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Truth's Blood

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Overview

It hadn't seemed possible that a president whose policies had impoverished millions could be reelected. It was the waning years of the American empire and the liberties represented in the Constitution and the Bill of Rights were a fading memory. The government monitored every aspect of American life, and the drones buzzing overhead served as a constant reminder, but it was the governments reckless spending that brought the nation to its knees.

Now, the economy is in ruin, and ...

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Truth's Blood

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Overview

It hadn't seemed possible that a president whose policies had impoverished millions could be reelected. It was the waning years of the American empire and the liberties represented in the Constitution and the Bill of Rights were a fading memory. The government monitored every aspect of American life, and the drones buzzing overhead served as a constant reminder, but it was the governments reckless spending that brought the nation to its knees.

Now, the economy is in ruin, and the president's European style welfare state stands at the brink of collapse. The United States is unable to repay its debts. China has come seeking payment in real assets, and they mean business. Chaos reigns; power has been cut; select cities have been decimated by nuclear bombs; and burned out houses occupy neighborhoods like rotting teeth in the mouth of a crack addict. What was new is now old and what was old is now new again.

Cliffson Lang's son attempts to escape the fires and mobs overrunning the city of Seattle. When Cliffson is called away to help, his other son is kidnapped by occupying forces and placed in a work camp. Truth's Blood is the Lang family's story of survival at a time when government dependency must be replaced by self-reliance. As the United States experiences the disintegration of society and foreign occupation, their challenge verges on the impossible.

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Product Details

  • ISBN-13: 9781475966787
  • Publisher: iUniverse, Incorporated
  • Publication date: 12/19/2012
  • Pages: 492
  • Sales rank: 1,174,545
  • Product dimensions: 6.00 (w) x 9.00 (h) x 1.10 (d)

Read an Excerpt

Truth's Blood


By TYLER ROBERTS

iUniverse, Inc.

Copyright © 2013 Tyler Roberts
All right reserved.

ISBN: 978-1-4759-6678-7


Chapter One

There is a Latin proverb—"Mundus vult decipi, ergo decipiatur". "The world wants to be deceived, so let it be deceived."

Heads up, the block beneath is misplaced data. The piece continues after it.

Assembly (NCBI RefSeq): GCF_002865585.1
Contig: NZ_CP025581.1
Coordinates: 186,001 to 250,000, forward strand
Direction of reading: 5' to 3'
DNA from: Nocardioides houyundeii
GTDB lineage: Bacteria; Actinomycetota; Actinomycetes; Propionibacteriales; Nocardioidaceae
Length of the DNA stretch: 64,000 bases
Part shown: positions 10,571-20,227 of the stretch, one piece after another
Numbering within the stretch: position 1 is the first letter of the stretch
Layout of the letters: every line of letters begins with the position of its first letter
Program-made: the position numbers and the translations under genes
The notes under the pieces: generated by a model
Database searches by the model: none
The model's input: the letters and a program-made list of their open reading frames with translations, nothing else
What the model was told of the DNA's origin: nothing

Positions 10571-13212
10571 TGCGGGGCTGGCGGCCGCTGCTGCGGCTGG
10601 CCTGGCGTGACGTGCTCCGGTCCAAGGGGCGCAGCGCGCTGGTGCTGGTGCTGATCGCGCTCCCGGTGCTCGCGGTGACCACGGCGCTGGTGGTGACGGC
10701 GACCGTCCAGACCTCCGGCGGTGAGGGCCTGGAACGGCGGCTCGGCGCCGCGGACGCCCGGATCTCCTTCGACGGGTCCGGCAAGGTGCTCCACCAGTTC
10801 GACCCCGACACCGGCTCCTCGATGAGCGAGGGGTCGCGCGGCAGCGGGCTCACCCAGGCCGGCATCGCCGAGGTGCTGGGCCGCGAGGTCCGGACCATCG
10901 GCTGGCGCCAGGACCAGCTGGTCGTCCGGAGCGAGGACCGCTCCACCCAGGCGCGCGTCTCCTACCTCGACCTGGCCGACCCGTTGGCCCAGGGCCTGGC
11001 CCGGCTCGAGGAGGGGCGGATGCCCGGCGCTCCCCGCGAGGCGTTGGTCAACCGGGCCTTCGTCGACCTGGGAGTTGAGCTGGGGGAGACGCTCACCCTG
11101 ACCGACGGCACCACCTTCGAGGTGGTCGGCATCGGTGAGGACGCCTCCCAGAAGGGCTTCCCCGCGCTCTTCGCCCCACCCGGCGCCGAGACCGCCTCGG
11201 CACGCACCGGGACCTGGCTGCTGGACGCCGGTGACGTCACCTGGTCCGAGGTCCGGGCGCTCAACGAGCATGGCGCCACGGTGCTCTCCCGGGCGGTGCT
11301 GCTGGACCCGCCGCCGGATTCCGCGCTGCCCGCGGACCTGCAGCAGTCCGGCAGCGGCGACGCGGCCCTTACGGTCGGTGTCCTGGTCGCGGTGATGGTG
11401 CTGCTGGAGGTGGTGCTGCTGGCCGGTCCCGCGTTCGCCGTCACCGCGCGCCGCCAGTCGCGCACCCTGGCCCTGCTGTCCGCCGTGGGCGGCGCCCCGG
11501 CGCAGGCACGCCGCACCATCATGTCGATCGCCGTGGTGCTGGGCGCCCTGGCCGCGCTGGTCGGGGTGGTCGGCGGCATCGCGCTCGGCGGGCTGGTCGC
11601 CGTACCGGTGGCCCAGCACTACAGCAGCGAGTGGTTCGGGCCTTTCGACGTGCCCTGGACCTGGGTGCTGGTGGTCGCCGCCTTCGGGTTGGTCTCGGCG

Once again I find myself here, resting on the old grey steps of this farm house. Reflecting on all that has happened and what lies before me, I pause a moment and listen to the darkness around me. I want to absorb it all and take it with me, for I do not expect to see this place again.

In the end, the nuclear bombs weren't the worst of it, for the holocaust was not what people anticipated. But the economic collapse, starvation and ghastly executions went far beyond anything imagined. The blade that severs life and divides our future from the past still glints an evil eye across the landscape and I think only of the fate being left to my sons.

The stars shine as brilliantly tonight as they did in ancient times. With the twinkle of an eye they greet. We were partners, they and I, witnesses to things no man should be required to bear. Much more than me, they were a constant in the maelstrom. So I assemble here late this night, to abide again with the one companion who has observed my struggle, endured as I have endured and seen what I have witnessed. For nothing is left untouched, except the stars.

The rustling leaves of the poplar stir my soul and the siding on this old house cracks and pops in the cooling air, relaxing, breathing easier. Once a thriving farm on the outskirts of town, it was abandoned when the city expanded, bringing a halt to its country way of life.

In another age, another time, I used to ride my bike down the lane, past these quarters, often waving to the couple who worked the potato fields here. It's a pleasant memory and in my mind's eye I still see them standing not far from where I now sit. For reasons I've never understood, the land this house rests upon was not developed and I wonder if it wasn't meant to remain for these times, just as I was destined to survive.